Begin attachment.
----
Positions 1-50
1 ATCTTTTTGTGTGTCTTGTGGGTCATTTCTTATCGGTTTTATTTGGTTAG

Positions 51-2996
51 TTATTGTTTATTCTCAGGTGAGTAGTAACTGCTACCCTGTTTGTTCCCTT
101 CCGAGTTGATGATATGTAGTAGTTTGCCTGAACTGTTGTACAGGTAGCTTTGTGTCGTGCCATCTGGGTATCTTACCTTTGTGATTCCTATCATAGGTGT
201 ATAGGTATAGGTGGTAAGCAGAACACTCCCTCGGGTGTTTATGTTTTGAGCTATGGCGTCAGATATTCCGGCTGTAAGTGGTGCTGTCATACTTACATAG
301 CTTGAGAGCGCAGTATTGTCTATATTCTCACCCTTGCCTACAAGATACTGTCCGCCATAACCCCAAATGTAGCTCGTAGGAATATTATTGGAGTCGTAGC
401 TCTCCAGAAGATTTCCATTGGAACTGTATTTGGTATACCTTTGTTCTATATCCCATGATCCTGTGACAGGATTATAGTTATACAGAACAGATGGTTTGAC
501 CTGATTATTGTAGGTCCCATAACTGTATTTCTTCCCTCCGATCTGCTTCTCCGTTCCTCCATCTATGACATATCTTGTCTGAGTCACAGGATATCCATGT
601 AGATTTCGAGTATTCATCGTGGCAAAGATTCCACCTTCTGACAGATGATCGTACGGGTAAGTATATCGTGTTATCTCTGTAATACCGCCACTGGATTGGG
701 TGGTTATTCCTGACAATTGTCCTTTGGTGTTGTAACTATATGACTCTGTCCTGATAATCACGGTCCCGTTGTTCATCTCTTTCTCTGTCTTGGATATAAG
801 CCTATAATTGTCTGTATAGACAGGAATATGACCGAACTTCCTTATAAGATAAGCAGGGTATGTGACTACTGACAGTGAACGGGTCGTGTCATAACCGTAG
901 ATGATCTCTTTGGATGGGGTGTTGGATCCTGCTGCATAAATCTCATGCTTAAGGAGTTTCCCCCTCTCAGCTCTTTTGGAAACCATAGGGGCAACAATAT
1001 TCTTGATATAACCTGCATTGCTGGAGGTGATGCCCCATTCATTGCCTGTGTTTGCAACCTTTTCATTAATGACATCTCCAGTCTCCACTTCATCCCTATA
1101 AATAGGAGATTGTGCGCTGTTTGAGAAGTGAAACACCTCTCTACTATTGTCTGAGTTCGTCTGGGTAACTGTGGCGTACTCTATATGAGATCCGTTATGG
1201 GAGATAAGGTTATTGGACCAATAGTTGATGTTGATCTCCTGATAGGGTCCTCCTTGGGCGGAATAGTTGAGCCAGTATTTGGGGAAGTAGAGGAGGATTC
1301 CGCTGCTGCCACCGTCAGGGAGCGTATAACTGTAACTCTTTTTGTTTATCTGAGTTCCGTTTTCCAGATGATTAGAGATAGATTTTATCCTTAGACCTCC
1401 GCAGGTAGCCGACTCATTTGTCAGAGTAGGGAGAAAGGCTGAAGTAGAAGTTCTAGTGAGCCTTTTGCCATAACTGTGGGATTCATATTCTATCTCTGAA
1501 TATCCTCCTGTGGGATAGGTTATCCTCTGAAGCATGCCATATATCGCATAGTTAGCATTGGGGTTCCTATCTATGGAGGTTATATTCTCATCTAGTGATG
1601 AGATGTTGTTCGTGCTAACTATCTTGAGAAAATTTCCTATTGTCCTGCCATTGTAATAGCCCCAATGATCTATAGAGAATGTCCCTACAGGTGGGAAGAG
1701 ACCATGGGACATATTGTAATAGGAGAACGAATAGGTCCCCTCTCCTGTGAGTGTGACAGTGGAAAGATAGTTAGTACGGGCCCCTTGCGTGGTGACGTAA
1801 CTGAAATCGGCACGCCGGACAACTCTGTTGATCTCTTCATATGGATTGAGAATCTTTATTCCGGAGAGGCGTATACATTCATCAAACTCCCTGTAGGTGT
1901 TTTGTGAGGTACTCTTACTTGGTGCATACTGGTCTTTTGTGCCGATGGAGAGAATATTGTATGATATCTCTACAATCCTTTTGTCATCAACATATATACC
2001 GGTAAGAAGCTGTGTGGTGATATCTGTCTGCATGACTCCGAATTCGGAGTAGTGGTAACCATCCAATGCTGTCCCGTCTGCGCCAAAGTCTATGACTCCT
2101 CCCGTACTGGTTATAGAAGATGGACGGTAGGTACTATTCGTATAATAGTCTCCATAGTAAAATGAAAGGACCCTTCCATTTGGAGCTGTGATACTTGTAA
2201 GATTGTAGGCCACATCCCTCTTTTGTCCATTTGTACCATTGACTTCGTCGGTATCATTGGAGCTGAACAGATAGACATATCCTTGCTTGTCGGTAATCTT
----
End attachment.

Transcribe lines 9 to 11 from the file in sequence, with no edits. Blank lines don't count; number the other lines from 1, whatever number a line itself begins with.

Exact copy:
501 CTGATTATTGTAGGTCCCATAACTGTATTTCTTCCCTCCGATCTGCTTCTCCGTTCCTCCATCTATGACATATCTTGTCTGAGTCACAGGATATCCATGT
601 AGATTTCGAGTATTCATCGTGGCAAAGATTCCACCTTCTGACAGATGATCGTACGGGTAAGTATATCGTGTTATCTCTGTAATACCGCCACTGGATTGGG
701 TGGTTATTCCTGACAATTGTCCTTTGGTGTTGTAACTATATGACTCTGTCCTGATAATCACGGTCCCGTTGTTCATCTCTTTCTCTGTCTTGGATATAAG